Whether he likes it or not, Giants catcher Buster Posey has become the poster child for the home plate collision controversy. In 2011, Posey was bowled over at home plate by Marlins outfielder Scott Cousins, suffering a myriad of season-ending injuries: a fractured leg and three torn ankle ligaments. Since then, other catchers have suffered — unnecessarily, some would argue — concussions and other, less severe injuries. Rule changes have been proposed, but if you’re looking for Posey’s opinion, you won’t be hearing it.
Via Andrew Baggarly of CSN Bay Area:
“I try to keep myself out of the conversation as much as I can, because I know people will connect me to it regardless,” said Posey […]
“I’m kind of sitting back and letting the higher powers figure it out. I have my thoughts, but I’ll keep them to myself.”
Posey added that he doesn’t want it to be about him, which is respectable and admirable.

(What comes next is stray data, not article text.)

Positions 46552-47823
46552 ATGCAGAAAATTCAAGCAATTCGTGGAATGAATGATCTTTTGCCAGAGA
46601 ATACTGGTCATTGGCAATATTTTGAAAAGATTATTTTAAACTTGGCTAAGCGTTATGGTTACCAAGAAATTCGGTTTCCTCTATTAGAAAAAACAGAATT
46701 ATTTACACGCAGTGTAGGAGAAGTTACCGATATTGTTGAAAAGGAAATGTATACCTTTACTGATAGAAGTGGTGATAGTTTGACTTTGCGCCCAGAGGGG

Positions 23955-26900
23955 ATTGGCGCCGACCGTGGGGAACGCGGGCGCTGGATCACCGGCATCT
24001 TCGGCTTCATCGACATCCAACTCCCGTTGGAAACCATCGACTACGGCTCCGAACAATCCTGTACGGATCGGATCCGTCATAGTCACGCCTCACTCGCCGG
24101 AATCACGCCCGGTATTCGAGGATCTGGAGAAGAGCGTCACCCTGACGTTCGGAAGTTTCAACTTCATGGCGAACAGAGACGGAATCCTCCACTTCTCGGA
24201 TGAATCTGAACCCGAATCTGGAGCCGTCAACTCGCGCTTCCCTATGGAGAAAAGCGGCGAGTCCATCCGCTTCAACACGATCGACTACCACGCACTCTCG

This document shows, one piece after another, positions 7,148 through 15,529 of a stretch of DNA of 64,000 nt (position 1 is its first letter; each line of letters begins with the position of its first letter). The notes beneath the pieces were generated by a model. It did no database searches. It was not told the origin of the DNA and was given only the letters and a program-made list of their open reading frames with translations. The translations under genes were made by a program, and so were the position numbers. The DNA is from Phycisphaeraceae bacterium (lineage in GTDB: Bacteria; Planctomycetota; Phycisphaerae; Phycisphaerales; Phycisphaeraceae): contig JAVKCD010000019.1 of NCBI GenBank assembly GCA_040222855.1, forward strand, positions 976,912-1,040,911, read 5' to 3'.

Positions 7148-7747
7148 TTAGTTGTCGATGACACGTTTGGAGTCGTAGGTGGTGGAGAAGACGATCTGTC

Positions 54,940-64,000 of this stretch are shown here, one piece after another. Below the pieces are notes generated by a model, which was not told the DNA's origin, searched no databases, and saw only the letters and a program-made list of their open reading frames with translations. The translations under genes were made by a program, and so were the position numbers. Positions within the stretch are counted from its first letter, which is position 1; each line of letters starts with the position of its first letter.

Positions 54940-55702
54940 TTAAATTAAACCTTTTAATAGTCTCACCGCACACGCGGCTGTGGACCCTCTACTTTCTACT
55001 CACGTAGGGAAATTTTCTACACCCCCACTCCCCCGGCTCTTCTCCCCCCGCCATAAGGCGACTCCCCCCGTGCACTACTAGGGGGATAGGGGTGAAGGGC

As Baggarly explains, the proposed rule changes would make hits like the one that ended Posey’s 2011 season illegal. However, any official rule changes are unlikely to be adopted in time for the beginning of the season.
The Mets signed left-hander Matt Purke to a minor league deal, the team announced Friday. Purke will also receive an invitation to spring training, where he could presumably beef up the club’s left-handed relief options alongside Jerry Blevins and Josh Smoker.
Purke has not appeared in the majors since 2016, when he was used in a dozen relief appearances by the White Sox. The 27-year-old racked up a 5.50 ERA, 6.0 BB/9 and 7.5 SO/9 in his first 18 innings with the team, and was demoted to Triple-A Charlotte in June to finish out the season. He spent the entire 2017 season in Triple-A as well, showing more promise with a 3.84 ERA, 3.8 BB/9 and 11.0 SO/9 in 48 appearances.
While Purke may not amount to much more than a depth piece in New York’s ‘pen, the veteran lefty figures to be part of the Mets’ new bullpen-first strategy next year. Reports from MLB.com’s Anthony DiComo indicate that the club will be focusing on improving their relief options in order to ease the workload of their starting pitchers, and will likely add a few more arms before the offseason comes to a close.